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From Frustration to Fuel:
How Various Blonde Fought Through Challenges to Become
the Midwest’s Go-To Electro Future Rockers

STORY: brian amick 

PHOTOS: CORY WEAVER 

During Black History Month in February, we celebrated the immeasurable contributions African Americans have made to society. One of the numerous fields that owes a great deal to this group is music. From Louis Armstrong and Chuck Berry to Prince and Beyonce, the impact Black music artists have made pushing the industry forward deserves much more recognition than it currently receives, but progress is being made thanks to the efforts of individuals across the country.

One of the many contemporary artists working toward a goal of progression and inclusion is Kansas City, Missouri’s Various Blonde. In fact, the name is a reference to a lack of inclusion in the music industry and other industries. Led by frontman Joshua Allen, the group has been recording and releasing music since 2009 and has opened for many noteworthy acts, such as Of Montreal, Spoon, De Lux, Free Moral Agents, Zechs Marquise, Dead Meadow, Small Talks, Triathalon, Thursday, Murder By Death, Sylvan Esso, Broncho and Nick Waterhouse. They deliver a unique show, influenced by electronica, pop, rock, soul, funk and psych.

Various Blonde has been described as, “Having all the sex appeal of The Weeknd and all the grit of Rage Against the Machine—the combination makes for a performance that is explosive.” On synth and bass-heavy tracks like “Love is How We Will Survive” and “Love Fool,” the band showcases its massive potential with songs that can bring people to the dance floor. Allen provides the vocals, guitar and synth, while members Mark Lomas (drums, keyboards), Jason Nash (bass) and Bryson Thomas (guitar) round out the lineup.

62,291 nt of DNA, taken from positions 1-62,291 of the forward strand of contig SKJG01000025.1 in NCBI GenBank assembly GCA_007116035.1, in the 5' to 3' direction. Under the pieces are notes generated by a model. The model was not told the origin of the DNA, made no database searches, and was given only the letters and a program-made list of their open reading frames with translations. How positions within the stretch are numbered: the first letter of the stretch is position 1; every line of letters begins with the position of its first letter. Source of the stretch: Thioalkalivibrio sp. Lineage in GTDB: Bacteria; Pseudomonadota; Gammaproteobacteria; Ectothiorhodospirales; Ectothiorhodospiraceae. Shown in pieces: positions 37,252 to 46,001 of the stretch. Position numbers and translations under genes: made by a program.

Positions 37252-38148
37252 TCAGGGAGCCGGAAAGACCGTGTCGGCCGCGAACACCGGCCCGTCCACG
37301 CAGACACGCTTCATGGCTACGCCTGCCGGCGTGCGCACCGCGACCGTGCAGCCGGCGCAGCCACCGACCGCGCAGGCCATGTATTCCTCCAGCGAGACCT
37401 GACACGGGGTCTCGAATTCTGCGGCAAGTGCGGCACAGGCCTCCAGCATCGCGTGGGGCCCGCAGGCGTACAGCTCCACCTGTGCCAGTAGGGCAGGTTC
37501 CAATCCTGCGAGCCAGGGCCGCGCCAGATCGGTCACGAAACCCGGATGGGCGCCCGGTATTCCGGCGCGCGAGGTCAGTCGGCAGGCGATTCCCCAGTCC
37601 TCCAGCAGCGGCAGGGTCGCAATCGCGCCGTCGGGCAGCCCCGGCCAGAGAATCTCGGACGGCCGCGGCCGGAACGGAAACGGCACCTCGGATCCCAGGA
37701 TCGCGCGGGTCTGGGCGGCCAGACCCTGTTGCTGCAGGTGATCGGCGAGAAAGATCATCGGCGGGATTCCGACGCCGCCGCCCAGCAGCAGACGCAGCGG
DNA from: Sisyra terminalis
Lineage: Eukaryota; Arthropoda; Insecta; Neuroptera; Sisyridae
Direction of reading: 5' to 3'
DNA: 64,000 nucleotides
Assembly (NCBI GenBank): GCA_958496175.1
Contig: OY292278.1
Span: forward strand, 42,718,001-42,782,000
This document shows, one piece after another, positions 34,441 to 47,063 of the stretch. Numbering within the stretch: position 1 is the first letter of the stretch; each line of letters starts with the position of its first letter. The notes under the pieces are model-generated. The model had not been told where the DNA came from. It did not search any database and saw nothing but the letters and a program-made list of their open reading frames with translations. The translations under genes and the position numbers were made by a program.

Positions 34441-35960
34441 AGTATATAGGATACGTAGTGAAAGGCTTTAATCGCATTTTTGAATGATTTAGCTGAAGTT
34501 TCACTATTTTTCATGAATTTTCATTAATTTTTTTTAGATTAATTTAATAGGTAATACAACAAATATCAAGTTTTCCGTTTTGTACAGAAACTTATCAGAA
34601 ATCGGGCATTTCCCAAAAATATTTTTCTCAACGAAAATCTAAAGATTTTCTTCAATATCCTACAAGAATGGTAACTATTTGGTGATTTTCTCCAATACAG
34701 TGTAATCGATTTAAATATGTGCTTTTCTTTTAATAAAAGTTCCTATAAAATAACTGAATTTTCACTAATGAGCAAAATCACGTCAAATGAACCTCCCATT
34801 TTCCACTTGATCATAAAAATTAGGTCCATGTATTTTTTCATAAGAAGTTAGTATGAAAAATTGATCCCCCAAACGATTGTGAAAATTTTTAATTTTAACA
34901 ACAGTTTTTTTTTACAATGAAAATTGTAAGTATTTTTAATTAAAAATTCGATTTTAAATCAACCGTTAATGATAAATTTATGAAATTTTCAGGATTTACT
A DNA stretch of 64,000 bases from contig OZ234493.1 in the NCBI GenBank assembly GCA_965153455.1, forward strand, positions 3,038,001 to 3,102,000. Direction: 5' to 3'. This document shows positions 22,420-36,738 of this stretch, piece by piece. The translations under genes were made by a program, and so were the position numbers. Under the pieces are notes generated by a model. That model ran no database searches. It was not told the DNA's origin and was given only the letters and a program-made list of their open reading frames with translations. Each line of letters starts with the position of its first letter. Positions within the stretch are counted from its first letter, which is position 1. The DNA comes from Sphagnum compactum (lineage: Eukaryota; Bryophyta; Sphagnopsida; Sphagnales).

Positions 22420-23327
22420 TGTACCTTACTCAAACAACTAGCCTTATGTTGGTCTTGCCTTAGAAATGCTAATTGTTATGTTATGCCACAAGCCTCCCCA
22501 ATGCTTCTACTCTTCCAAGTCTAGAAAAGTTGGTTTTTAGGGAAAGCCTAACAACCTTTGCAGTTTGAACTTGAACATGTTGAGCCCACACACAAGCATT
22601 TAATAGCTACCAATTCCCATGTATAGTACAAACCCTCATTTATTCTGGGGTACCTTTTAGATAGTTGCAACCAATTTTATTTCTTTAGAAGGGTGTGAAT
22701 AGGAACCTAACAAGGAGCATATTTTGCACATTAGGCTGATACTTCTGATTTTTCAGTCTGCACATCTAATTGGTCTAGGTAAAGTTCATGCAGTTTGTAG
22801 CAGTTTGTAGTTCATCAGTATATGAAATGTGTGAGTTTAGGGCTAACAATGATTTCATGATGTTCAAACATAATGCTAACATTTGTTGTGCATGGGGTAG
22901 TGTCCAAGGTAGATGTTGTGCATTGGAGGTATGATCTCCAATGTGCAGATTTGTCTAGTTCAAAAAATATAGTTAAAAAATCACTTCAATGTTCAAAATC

After grinding it out for years in the local circuit in Kansas City, Various Blonde was beginning to make some headway in the industry. They were seeing more radio play and more shows in the region. Unfortunately, like many artists, that momentum was derailed by the COVID-19 pandemic. Shutdowns meant to curb the spread of the virus led to canceled shows. Even after things opened back up, many of the popular venues in the area being mid-sized and compact made it difficult for bands to comfortably do what they love.

However, this provided an opportunity as well. Allen has used the frustrations of the pandemic to fuel his songwriting, leading to some exciting work that will be released when the time is right. In the meantime, with music venues becoming more accessible, Various Blonde is getting back to live performances in addition to expanding its presence abroad.

In the middle of preparation for some long-anticipated shows on both the Kansas and Missouri sides, Joshua Allen discussed with Bands Through Town his role as a Black musician, how he hopes to break out of labels placed on minorities, and the musical influences that have shaped him and his bandmates.

Various Blonde, photo- Cory Weaver
Various Blonde:  Bryson Thomas, Joshua Allen,  Mark Lomas & Jason Nash

How do you feel about being a minority in music and how you've been able to subvert expectations?